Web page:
Obesity: a disease or a biological adaptation?


  • Address reprint requests to: A Tremblay, Division of Kinesiology, PEPS, Laval University, Ste-Foy, Québec, Canada, G1K 7P4. E-mail: angelo.tremblay@kin.msp.ulaval.ca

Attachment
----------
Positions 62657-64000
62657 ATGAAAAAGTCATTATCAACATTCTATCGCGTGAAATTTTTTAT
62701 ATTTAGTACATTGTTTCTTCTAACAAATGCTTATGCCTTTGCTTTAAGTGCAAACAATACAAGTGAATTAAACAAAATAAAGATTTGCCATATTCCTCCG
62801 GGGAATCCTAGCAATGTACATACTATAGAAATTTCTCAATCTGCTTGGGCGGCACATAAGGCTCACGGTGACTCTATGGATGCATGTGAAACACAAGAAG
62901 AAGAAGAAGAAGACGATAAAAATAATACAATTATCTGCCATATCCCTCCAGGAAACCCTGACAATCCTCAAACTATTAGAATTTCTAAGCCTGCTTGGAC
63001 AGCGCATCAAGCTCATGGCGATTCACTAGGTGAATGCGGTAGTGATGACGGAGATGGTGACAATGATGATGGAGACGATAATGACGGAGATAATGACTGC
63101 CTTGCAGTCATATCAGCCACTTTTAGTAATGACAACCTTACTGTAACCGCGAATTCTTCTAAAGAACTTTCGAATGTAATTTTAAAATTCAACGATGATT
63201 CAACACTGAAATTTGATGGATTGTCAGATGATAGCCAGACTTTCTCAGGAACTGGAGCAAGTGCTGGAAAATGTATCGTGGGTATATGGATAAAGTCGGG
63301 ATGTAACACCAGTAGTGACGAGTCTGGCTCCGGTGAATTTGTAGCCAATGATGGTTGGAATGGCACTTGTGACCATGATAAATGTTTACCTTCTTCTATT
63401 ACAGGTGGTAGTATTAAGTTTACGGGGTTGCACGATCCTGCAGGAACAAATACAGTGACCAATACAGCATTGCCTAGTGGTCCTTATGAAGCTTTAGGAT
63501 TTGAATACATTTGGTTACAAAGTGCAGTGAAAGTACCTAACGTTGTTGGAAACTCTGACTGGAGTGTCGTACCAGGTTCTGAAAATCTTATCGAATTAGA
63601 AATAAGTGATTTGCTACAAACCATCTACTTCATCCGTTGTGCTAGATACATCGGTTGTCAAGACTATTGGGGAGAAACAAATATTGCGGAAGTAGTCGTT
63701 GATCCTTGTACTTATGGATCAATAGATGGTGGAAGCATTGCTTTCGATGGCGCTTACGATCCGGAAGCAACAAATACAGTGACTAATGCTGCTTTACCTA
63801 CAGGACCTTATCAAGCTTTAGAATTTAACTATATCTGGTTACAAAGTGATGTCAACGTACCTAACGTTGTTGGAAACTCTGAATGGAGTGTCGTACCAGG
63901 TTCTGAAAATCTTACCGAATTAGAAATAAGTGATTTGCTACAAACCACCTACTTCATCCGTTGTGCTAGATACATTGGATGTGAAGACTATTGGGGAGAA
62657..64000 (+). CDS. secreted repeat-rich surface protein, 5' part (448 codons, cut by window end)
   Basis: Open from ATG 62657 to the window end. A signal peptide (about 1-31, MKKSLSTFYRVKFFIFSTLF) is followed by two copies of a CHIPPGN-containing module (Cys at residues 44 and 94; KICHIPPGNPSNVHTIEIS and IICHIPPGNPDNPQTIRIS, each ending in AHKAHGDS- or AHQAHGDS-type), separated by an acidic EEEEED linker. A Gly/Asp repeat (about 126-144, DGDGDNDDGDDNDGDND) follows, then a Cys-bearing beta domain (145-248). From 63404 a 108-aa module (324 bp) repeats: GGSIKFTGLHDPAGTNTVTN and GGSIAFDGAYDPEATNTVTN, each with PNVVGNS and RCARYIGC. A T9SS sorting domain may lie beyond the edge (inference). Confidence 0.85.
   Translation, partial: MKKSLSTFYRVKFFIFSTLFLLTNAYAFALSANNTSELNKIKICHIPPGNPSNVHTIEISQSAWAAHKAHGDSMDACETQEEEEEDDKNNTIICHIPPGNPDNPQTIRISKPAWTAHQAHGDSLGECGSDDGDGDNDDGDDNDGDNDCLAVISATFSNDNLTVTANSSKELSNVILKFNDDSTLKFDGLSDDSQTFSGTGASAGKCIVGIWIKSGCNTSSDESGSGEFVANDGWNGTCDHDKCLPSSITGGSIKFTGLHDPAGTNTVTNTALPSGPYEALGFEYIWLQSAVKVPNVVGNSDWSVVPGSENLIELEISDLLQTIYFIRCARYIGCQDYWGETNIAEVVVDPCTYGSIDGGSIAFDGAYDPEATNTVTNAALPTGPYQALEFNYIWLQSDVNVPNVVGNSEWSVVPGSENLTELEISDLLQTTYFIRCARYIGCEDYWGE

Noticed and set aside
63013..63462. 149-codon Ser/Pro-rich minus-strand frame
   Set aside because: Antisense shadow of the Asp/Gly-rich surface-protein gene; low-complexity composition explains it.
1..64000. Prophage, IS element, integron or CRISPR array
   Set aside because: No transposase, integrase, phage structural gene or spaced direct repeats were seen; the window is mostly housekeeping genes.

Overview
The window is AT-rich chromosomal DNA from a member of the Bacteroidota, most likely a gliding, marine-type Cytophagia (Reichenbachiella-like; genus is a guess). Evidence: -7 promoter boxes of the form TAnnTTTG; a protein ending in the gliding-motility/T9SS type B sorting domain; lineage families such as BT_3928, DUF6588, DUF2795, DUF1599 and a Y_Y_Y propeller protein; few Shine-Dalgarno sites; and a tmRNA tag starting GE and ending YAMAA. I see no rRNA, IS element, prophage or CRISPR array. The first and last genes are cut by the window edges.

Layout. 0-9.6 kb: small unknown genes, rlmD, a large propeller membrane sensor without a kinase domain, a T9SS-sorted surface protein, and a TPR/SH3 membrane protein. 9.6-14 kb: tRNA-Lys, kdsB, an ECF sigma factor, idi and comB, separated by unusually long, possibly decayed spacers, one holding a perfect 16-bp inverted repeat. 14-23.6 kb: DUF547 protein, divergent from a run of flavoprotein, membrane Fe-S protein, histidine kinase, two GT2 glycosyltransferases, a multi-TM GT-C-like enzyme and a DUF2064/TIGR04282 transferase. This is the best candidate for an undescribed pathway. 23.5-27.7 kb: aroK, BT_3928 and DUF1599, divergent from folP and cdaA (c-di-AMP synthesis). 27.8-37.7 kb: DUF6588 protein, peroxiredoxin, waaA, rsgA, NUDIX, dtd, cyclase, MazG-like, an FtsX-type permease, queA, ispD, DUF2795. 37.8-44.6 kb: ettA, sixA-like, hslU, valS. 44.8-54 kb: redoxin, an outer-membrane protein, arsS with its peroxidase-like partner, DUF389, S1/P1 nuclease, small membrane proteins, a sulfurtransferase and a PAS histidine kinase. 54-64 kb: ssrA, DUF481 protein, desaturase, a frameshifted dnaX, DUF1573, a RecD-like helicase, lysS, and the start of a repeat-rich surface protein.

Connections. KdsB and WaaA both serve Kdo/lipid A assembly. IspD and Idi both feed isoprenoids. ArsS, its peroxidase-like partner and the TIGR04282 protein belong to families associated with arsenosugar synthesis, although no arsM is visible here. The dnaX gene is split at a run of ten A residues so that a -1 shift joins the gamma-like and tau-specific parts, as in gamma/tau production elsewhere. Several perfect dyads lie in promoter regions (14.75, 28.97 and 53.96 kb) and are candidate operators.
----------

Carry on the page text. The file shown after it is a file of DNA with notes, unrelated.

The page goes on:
The increase in obesity prevalence is problematic as this condition is associated with health complications such as diabetes and cardiovascular diseases, more particularly when the excess body fat is stored in the deep abdominal region. On the other hand, obesity facilitates the maintenance of body homeostasis probably because of an increased hormonal gradient which favours the regulation of energy balance, to give but one example. The regulation potential of excess body fat is particularly apparent in the reduced-obese state where a reduction of energy expenditure, fat oxidation and some immune system markers, as well as an increase in appetite, stress vulnerability and circulating and adipose tissue organochlorines have been observed. These constitute another category of risk factors which can certainly favour the accumulation of body fat to reestablish body homeostasis on other fronts. Under such conditions, obesity is perceived by the physiologist as a necessary biological adaptation rather than a disease. For health professionals, this emphasizes the importance to seek a reasonable compromise between the favourable reduction of risk to develop metabolic complications by body weight loss and the physiological vulnerability which is also generated by such an intervention.